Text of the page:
Associations seeking juridical personality are required to submit an application to the Ministry of Government and Justice describing their internal organization, by-laws, and goals. In the case of evangelical churches, the application then is referred to a group of leaders from the Honduran Fraternity of Evangelical Churches for review. This group has the power to suggest, but not require, changes. All religious applications are also referred to the Solicitor General's Office for a legal opinion that all elements meet constitutional requirements. The president signs the approved resolutions. There were no reports that the Ministry of Government and Justice rejected any such application during the period covered by this report.

The Government requires foreign missionaries to obtain entry and residence permits. A local institution or individual must sponsor a missionary's application for residency, which is submitted to the Ministry of Government and Justice. The Ministry generally grants such permits.

Under Article 148 of the Law of Social Harmony, the Government prohibits immigration of foreign missionaries who practice religions claiming to use witchcraft or satanic rituals and allows deportation of foreigners who practice witchcraft or religious fraud.

There are religious schools that provide professional training, such as seminaries, and church-operated schools that provide general education, such as parochial schools. They neither receive special treatment from the Government nor do they face any restrictions.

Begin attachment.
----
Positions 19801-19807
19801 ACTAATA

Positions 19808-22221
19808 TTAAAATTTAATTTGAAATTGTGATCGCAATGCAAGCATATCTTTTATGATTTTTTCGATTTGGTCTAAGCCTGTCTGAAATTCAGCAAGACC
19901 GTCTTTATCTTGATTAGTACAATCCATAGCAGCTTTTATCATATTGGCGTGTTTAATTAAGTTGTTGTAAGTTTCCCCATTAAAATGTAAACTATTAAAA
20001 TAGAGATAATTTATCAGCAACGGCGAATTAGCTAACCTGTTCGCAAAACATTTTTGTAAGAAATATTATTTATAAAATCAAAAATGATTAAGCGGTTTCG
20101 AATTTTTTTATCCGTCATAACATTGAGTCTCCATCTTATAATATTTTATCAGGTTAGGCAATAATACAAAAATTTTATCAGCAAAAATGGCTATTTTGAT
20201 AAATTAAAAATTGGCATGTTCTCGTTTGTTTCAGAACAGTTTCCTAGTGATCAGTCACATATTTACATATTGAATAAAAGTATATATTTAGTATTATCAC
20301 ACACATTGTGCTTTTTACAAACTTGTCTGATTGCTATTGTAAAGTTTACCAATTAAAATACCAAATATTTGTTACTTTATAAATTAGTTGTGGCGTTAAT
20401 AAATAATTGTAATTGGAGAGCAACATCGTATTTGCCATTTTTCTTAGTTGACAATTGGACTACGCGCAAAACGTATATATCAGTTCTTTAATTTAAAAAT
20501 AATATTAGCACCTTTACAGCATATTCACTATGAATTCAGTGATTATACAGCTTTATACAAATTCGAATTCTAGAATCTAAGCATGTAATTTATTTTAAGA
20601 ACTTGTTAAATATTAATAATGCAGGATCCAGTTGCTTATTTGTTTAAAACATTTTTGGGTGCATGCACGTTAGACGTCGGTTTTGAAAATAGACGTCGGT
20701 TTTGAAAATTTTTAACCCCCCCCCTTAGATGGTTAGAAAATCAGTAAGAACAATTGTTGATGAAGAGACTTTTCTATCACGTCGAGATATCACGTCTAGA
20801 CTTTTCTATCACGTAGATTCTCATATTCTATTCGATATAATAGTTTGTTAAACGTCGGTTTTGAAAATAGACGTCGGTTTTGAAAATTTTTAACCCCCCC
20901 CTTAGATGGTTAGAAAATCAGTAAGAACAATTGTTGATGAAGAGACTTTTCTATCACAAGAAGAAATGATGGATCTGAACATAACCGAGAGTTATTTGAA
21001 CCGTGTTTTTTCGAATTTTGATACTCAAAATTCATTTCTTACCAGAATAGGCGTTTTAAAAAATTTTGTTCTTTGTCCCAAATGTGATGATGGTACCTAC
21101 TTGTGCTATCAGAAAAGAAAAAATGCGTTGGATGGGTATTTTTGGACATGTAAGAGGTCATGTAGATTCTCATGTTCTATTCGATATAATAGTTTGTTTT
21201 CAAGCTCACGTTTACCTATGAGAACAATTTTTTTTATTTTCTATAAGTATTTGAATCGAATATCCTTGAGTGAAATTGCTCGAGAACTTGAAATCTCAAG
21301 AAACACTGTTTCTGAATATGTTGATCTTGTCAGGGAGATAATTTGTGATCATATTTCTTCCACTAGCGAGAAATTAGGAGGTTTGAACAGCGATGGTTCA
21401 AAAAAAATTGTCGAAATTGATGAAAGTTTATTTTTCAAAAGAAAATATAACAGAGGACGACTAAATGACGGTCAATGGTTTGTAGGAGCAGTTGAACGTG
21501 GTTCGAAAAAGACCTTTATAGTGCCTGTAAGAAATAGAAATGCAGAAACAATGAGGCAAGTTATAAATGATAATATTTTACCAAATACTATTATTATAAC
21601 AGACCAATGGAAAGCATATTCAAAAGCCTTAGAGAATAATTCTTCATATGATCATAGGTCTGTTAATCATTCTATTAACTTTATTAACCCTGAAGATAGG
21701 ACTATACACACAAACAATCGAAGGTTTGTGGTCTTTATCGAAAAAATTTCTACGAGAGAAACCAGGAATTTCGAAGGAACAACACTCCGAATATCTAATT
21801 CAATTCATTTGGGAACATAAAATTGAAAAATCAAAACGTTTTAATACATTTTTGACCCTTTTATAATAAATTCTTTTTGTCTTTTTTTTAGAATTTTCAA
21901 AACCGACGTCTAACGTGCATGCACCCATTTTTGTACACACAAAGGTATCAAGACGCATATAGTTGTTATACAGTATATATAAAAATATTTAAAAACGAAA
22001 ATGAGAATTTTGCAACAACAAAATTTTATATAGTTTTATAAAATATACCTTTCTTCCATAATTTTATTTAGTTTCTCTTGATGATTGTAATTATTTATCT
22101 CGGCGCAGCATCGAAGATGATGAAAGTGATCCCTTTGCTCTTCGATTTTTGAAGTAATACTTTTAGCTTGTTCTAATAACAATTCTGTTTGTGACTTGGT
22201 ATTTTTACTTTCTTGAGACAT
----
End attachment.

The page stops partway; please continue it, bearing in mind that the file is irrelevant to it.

Restrictions on Religious Freedom

The Government generally respected religious freedom in practice. There was no change in the status of respect for religious freedom by the Government during the period covered by this report.

The Constitution stipulates that only lay people may seek election to Congress.

The National Congress authorized the return to the Catholic Church of former properties of historic interest that the Government expropriated more than 100 years ago; however, the Ministry of Culture and Tourism challenged this motion.

The Catholic Church reported that on several occasions the recent health sector reforms of the Ministry of Health impeded the Church's efforts to build new hospitals, manage its existing hospitals, and operate its medical school.

There were no reports of religious prisoners or detainees in the country.

Forced Religious Conversion

There were no reports of forced religious conversion, including of minor U.S. citizens who had been abducted or illegally removed from the United States, or of the refusal to allow such citizens to be returned to the United States.

Section III. Societal Abuses and Discrimination

There were no reports of societal abuses or discrimination based on religious affiliation, belief, or practice; however, in April 2008 approximately one hundred people protested in front of the U.S. Embassy in opposition to the Pope's visit to the United States.

The Catholic Church designated the archbishop of Tegucigalpa as the national-level official in charge of ecumenical relations, and the archbishop established an ecumenical and interreligious dialogue section within his archdiocese. The leadership of the Catholic Church and the Honduran Fraternity of Evangelical Churches exerted significant influence over politics and society.

Section IV. U.S. Government Policy

The U.S. Government discusses religious freedom with the Government as part of its overall policy to promote human rights. The U.S. Embassy maintained a regular dialogue with religious leaders, church-sponsored universities, and religious organizations.